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these pieces many had from various causes never occurred to the notice of Dr. Currie; whilst others hrave been given by him in a more imperfect state than that in which they will now appear.- These productions of the Scottish Bard extend from his earliest to his latest years; and may be considered as the wild flowers of his muse, which, in the luxuriant vigour of his fancy, he scattered as he passed along. They are the result of a most diligent search, in which I have used the utmost exertions; often walking to considerable distances, and to obscure cottages in search of a single letter. Many of them have been obtained from the generous confidence and liberality of their possessors; some froin the hands of careless indifference, insensible to their value; others were fast falling to decay, their very existence almost forgotten, though glowing with the vital warmth which is diffused through every line that the hand of the immortal bard has ever traced. -In this pursuit I have followed the steps of the poet, from the humble Cottage in Ayrshire in which he was born, to the House in which he died at Dumfries. I have visited the farın of Mossgiel where he resided at the period of his first publication; I have traversed the scenes by the Ayr, the Lugar, and the Doon. Sacred haunts!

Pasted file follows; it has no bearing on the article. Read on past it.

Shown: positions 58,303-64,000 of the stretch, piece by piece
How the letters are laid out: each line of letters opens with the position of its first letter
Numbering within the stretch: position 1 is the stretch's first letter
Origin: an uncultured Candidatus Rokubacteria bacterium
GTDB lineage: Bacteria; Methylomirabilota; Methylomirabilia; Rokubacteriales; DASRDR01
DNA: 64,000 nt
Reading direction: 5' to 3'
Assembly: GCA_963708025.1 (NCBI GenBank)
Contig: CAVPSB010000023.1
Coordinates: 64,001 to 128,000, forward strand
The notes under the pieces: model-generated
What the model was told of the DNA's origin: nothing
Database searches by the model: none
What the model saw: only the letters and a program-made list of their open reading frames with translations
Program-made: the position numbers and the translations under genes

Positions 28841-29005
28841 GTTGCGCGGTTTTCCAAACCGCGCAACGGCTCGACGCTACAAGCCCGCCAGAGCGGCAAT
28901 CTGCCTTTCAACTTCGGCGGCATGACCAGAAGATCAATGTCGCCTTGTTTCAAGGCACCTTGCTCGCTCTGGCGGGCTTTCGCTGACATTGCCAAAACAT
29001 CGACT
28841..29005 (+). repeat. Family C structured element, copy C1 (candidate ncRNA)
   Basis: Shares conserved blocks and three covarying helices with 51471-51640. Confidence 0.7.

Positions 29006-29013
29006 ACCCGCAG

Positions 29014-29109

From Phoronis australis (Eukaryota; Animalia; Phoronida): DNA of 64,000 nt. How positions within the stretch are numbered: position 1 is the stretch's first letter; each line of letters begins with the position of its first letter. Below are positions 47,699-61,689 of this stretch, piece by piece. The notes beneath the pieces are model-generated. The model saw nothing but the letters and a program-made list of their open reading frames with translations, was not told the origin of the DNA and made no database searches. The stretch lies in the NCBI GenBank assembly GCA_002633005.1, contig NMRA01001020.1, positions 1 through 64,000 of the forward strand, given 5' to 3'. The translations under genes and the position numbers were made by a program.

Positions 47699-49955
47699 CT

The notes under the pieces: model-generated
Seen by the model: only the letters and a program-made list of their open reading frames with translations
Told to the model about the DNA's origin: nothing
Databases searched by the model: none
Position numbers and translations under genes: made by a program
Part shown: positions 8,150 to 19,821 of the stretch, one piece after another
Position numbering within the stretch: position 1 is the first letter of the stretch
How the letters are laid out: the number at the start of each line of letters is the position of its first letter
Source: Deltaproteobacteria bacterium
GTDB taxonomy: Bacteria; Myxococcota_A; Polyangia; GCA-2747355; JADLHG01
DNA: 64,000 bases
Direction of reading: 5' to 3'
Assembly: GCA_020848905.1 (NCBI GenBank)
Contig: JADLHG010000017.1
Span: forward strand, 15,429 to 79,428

« Where first grim nature's visage hoar

Struck his young eye;" And have finally shared in the reverential feelings of his distinguished biographer,* over the hallowed -spot where the ashes of the bard are deposited.f

* The above passage has a reference to a letter from Dr. Currie to Messrs. Cadell and Davies, which has been communicated to the Editor, and of which the following is an extract.

June 13, 1804. “ On my late excursion I visited Mrs. Burns at Dumfries. “She continues to live in the house in which the poet died, w and every thing about her bespoke decent competence, and